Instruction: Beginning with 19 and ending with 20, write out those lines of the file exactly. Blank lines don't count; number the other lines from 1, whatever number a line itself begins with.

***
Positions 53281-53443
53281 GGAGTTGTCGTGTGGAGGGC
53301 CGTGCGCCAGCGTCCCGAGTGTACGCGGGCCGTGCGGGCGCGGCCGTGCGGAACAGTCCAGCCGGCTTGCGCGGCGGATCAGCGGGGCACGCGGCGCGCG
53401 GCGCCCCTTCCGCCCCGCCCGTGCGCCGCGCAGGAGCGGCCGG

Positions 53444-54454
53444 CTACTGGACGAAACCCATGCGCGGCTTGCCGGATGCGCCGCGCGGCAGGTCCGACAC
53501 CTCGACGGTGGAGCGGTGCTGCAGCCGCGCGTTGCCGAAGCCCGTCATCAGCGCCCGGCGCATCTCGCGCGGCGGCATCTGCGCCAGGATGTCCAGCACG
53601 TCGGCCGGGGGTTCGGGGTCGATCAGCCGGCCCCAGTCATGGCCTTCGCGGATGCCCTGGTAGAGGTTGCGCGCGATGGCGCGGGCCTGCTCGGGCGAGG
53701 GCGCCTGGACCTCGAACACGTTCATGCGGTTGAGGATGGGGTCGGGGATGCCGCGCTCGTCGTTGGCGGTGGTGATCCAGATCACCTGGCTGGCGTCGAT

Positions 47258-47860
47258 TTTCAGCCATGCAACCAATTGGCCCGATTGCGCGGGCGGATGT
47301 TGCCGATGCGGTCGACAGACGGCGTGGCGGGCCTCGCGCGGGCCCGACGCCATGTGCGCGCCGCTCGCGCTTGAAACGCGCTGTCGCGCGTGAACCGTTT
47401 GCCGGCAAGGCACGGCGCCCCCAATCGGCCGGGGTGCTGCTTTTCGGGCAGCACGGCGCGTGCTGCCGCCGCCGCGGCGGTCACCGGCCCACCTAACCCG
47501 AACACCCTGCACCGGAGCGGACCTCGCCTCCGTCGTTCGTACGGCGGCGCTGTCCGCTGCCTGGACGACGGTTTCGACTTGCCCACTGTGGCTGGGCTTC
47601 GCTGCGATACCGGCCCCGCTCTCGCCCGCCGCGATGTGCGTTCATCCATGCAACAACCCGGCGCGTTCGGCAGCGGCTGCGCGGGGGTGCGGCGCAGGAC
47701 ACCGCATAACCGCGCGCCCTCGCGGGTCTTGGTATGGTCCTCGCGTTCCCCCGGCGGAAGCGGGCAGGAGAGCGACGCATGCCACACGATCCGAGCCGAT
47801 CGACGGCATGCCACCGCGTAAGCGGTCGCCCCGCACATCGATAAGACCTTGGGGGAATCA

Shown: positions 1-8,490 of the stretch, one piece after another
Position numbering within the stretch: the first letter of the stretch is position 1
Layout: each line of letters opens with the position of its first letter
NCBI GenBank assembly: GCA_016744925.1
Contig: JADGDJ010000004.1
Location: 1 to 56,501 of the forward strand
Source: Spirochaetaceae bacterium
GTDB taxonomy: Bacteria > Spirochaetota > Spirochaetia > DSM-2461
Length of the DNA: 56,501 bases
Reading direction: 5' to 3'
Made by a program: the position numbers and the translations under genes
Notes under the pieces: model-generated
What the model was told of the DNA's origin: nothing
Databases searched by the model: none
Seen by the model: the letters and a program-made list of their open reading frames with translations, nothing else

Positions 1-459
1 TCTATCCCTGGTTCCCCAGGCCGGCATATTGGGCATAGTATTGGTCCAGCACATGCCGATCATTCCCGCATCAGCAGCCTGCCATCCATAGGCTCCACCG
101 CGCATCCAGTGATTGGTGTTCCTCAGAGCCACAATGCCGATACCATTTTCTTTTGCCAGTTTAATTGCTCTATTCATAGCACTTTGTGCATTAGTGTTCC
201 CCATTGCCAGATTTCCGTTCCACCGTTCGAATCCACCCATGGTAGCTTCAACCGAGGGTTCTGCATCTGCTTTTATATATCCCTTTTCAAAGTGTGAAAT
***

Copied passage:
Position numbering within the stretch: the first letter of the stretch is position 1
Layout: each line of letters opens with the position of its first letter